This past weekend hosted a monstrosity of unleashed Austrian culture upon the city of Graz, Austria.
From all corners of Styria, Leiderhosen-clad gents and Dirndl-sporting women grabbed their equally garbed kiddos and piled into the city centers to consume Rosé Sturm fermented wine and currywurst. The city played host to traveling woodworkers, country blacksmiths, home brewers, felt makers, orchestras, accordionist buskers, and traditional dancing troupes. Children were held high upon shoulders amongst the crowd in order to witness the whip-snapping Austrian performers, the smell of roasting chestnuts and the clinking of Austrian beer circumferencing the 70 degree fall air.
I kid you not, boules of doughnut the size of volleyballs. Complex weavings of chocolate nougat braided into puff pastry. Home brewed Schnapps ranging from a throat-ripping pine to a sweet eye-twitching sour cherry. In every little pocket of Graz could traditionally-clad performers be found; dancing the foot stomping Austrian style, plowing away on the accordion, vibrato-ing through the Styria anthems.
This went on for the entire weekend. One, massive, uniformed city-wide party that almost entirely fit every Austrian stereotype I had previously encountered. Leiderhosen and Dirndls? Check. Lots of alcohol in lots of forms? Check. Home baked bread and fresh crafted pastries on every street corner? Absolutely.
It was movingly beautiful and mesmerizing to witness such an outburst of tradition over a proud culture. Parents were going out of their way to culture their offspring in these kinds of traditions, making sure that the generation being reared would successfully continue Austrian culture. Such a display of intense national pride confirms to me that a culture without such traditions wouldn’t effectively work.
Essentially these celebrations are reinforcing the third tier of Maslow’s Hierarchy of Needs, that of love and belonging. To belong to a “bigger picture”. Isolation can destroy confidence and self-efficacy, and cultural isolation can lead to unchecked corruption and selfishness over the lack of formed loyalty to a shared unit.
The same can be seen in the States, too. Thanksgiving, Halloween, April Fool’s Day, Fourth of July, remembering September 11th, 2001…all of these create opportunities for American people to remember the bigger picture to which they belong. To visually experience that the same things they celebrate, mourn, plan and shop for, that they don’t do these things alone.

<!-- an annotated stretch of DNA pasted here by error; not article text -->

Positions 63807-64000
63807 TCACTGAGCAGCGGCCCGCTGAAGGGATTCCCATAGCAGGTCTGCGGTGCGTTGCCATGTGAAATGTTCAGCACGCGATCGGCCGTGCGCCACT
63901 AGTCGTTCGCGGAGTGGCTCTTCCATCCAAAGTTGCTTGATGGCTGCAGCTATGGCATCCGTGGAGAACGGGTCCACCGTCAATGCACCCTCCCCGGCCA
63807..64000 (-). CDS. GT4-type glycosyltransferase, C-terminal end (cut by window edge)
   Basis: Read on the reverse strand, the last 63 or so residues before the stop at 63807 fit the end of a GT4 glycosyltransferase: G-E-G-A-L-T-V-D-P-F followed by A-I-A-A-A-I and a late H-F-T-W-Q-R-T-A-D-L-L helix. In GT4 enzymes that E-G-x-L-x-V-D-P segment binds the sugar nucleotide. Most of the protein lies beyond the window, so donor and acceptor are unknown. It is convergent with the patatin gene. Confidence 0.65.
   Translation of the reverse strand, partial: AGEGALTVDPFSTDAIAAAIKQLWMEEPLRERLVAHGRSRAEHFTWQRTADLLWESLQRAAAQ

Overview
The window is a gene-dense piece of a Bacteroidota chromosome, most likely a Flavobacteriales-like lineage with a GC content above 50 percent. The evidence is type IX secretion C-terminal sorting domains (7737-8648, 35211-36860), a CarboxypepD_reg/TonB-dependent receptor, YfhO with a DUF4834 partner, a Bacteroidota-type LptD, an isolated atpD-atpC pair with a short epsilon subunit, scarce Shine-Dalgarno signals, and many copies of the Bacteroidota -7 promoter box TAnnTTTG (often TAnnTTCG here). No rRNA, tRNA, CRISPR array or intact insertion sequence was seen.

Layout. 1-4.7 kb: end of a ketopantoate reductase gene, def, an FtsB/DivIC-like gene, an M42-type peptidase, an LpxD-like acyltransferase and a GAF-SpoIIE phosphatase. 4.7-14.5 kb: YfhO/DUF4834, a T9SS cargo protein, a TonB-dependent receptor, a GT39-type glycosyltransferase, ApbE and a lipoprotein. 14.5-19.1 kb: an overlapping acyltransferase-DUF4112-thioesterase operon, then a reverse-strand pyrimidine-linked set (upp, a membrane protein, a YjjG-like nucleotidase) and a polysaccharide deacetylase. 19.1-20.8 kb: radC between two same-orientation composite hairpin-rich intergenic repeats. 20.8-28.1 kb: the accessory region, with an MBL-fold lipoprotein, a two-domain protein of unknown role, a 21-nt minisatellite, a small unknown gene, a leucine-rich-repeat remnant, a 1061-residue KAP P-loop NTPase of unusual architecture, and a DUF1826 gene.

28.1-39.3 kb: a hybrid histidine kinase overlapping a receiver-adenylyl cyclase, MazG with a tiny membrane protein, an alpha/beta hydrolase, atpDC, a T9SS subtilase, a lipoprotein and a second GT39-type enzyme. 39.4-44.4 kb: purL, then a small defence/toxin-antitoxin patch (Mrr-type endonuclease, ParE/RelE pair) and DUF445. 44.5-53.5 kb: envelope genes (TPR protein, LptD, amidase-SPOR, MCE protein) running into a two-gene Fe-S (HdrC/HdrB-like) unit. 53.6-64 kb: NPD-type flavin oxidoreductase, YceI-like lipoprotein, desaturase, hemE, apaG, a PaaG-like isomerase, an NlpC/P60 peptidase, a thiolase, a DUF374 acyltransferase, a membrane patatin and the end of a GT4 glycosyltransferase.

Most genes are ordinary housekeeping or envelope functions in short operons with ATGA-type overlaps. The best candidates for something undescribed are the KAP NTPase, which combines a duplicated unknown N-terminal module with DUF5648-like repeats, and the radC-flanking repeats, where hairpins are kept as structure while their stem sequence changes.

At a closer level, Emporia State University would be a much different place if sporting events, graduation celebrations, award ceremonies, international banquets, or even floor programs within the resident dorms didn’t exist. And what would you personally be like without your own traditions? Without your own habits, your own tactics for combating stress and long study days?
Parties and celebrations are grand. It’s hard to argue against the fun-aspect of such traditions. But in the relative scheme of a culture, in terms of evolution of survival, they can be seen as unnecessary. Frivolous. Waste of resources. Materialism at its finest.
But what if it’s not waste at all and what if it isn’t just fun? What if it is actually an investment in the long-term group efficacy of a nation? What if importing large amounts of tuition money into the upkeep of the ESU football stadium is not just another frustration leading to high tuition fees? Still more, what if having floor programs and the Union Activities Council isn’t just for kicks and giggles?
I’m realizing that very little in well-established culture contains no meaning. Likewise traditions and festivities are not singular in purpose. The Aufsterien Festival serves multi faceted as both a stress-relieving celebration and a remembrance of cultural Union.